We’ve been working on a secret project for some time now, and today we reveal our new development.
It’s no secret that the business of 3D printing news reporting is not the most lucrative operation possible, so we have long been seeking additional sources of revenue. With our extensive knowledge of the industry, we know that currently the most profitable segment of 3D printing is metal 3D printing.
The reasons for this are simply that metal 3D printers produce more production-ready parts instead of prototypes, and there are a lot more production parts required worldwide. There are significant advantages available to 3D printed metal parts, as they can take on unusual geometries unachievable with traditional metal-making processes.
Thus two years ago we began development of a revolutionary new metal 3D printing process in our underground lab. It was an enormous amount of work, but we persevered and today are ready to release some details on our project.
We’re not simply announcing yet another powder bed/laser metal 3D printer, as so many companies have done. Those products offer little advantage over mature equipment already in the market. No, we’re focusing on solving one of the most nefarious issues in metal 3D printing: warping.
The tremendous heat employed in most metal 3D printing processes today is able to form the parts from fine metal powder, but the massive heat travels through the part during and after printing and very frequently causes distortions in shape due to unequal thermal flows.
To overcome this issue most professional metal 3D printing operations employ squads of thermal engineers and metallurgists to carefully design metal 3D print jobs to minimize this effect. Sometimes they are successful, and sometimes not. Often it requires many iterations to discover the best configuration, wasting precious engineer time and expensive metal powder in the process.
Our design attacks this problem directly by changing the process and eliminating thermal effects entirely.
The key to our technology is our newly developed and patent-pending “Cold Laser Fusion” (CLF) engine, which replaces the powerful and hot laser components found in other competing power bed / laser fusion metal 3D printing options.
The patent-pending CLF technology permits fusion of metal powder without any thermal effects. This means that metal 3D printing operators would be able to freely set up print jobs with any geometry and orientation, as there are no longer any thermal concerns.
Due to the low temperatures involved, CLF is able to achieve high parallelization by tightly weaving an array of CLF laser drivers. We expect this array configuration should allow CLF to produce metal objects far more rapidly than any other conceivable metal 3D printing process.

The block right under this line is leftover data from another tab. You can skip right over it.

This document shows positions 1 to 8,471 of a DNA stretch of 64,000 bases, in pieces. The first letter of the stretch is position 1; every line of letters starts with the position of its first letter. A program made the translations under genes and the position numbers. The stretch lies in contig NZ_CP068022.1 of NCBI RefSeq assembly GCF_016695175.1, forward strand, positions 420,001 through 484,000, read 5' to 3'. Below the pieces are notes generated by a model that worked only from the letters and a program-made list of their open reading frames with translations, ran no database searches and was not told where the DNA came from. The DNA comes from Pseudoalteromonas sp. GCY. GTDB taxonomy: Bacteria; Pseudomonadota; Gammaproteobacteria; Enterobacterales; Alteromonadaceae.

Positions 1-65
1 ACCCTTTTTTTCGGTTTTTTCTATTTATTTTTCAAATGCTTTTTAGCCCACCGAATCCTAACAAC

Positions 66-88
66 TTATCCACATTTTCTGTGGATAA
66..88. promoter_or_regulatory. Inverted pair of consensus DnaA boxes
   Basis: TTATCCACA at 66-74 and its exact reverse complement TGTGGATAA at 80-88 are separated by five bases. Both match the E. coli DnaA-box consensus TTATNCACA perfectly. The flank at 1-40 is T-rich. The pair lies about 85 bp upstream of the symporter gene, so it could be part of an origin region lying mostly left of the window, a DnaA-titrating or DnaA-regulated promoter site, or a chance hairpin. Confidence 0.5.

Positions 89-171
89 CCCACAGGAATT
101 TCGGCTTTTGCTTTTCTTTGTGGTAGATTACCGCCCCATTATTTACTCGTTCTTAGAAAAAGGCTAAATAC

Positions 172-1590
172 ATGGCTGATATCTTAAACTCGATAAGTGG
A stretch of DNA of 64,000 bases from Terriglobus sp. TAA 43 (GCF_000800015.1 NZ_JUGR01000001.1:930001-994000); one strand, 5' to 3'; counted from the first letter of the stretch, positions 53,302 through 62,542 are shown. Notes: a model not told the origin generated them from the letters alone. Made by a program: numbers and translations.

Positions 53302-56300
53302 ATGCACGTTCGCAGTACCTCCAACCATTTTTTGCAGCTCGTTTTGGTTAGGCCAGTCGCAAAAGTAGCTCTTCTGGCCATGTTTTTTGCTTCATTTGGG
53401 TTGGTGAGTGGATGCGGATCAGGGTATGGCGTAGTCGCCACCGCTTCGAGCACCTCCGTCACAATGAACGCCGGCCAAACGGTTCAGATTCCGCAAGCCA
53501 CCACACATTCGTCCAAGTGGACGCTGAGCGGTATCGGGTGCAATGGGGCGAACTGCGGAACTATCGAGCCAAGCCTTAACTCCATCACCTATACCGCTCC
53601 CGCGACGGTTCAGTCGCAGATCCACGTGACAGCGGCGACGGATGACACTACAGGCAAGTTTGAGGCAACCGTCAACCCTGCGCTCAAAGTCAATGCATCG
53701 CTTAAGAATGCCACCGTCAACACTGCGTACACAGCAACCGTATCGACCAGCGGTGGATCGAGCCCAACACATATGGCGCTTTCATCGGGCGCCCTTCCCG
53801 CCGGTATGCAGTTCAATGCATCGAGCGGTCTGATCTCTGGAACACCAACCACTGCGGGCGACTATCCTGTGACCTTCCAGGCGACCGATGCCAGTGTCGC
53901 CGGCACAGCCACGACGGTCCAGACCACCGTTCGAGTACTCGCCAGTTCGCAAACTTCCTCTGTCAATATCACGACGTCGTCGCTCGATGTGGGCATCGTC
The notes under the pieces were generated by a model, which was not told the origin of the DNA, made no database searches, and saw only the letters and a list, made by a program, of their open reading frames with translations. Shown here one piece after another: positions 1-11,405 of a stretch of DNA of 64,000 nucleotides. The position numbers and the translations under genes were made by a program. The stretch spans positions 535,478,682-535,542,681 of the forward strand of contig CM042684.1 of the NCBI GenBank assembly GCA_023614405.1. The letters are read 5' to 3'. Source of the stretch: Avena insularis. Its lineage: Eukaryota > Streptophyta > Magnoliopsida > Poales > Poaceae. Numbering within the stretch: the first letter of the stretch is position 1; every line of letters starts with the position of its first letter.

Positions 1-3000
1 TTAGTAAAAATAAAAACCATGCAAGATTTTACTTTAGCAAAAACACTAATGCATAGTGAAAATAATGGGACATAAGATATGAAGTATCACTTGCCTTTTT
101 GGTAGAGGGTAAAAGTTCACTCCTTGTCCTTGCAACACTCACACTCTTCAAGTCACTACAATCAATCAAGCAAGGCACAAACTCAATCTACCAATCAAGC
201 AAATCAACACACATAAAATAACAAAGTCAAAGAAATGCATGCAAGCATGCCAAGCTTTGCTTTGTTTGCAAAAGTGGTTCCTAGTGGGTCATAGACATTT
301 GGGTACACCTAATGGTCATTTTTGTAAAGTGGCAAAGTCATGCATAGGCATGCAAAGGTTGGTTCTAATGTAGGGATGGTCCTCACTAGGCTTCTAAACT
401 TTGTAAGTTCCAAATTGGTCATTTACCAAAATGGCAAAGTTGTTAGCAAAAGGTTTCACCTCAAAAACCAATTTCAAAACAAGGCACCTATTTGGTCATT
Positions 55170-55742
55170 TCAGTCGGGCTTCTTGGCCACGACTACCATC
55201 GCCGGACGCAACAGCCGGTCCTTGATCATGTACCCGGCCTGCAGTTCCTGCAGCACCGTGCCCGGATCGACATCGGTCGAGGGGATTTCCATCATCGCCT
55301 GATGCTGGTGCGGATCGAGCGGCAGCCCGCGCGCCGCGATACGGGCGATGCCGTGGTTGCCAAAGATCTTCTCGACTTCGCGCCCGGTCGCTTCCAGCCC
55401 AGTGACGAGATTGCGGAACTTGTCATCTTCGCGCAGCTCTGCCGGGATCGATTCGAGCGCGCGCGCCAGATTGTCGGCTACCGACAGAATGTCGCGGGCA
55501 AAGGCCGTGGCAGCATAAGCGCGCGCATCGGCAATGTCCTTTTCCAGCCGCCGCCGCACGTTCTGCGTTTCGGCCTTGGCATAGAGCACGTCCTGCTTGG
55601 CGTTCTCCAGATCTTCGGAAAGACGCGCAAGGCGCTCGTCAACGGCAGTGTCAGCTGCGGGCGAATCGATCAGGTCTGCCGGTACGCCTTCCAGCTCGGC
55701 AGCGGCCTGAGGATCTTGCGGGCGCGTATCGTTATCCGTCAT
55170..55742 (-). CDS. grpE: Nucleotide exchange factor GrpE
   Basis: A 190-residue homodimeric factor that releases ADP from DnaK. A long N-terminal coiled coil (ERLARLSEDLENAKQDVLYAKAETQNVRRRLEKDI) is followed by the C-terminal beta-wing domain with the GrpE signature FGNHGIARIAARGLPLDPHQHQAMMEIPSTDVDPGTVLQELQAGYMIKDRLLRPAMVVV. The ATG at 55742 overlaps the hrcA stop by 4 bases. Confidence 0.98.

Another very useful side effect of CLF is that due to the low temperature of the laser system, there is no requirement for an oxygen-free build chamber, which in traditional hot metal 3D printers prevents explosions from occurring. CLF systems simply require an air-sealed chamber to keep the workshop tidy.
But a process is nothing unless it is practically available. That is solved by our project, which has developed an entire 3D printing system around the CLF technology concept. We’ve created a new line of CLF-based powder bed devices we call “FabbFab”.
FabbFab is envisioned to be a series of devices of varying build dimensions with increasingly powerful features as we release them over the next few years. For now, we are focusing on the first device in the FabbFab line, the Model F.
FabbFabb F is targeted as a demonstration machine, suitable for use by research facilities or educational institutions seeking an inexpensive approach for experimenting with different powder materials. The build volume will be approximately 180 x 180 x 150 mm. While CLF was intended for use with fine metal powder, it may also be possible to use the system with thermoplastics, clays or even cereals.
The advantages of CLF are enormous: 3D print services currently employing engineers no longer require their services, and operations could be staffed by operators with less than high school equivalent education.
Of course, this is a pre-announcement; the FabbFab F will not be available until our expected release date of 2020Q1, and we will open pre-orders sometime before that date. Our apologies for the lack of specific details in this post, but our intention is to deliver more details leading up to the full release of FabbFab F.
We’re very excited about FabbFab and CLF, as it could be the very future of metal 3D printing. We’re hoping you’re just as excited as we are!
Do you want an F?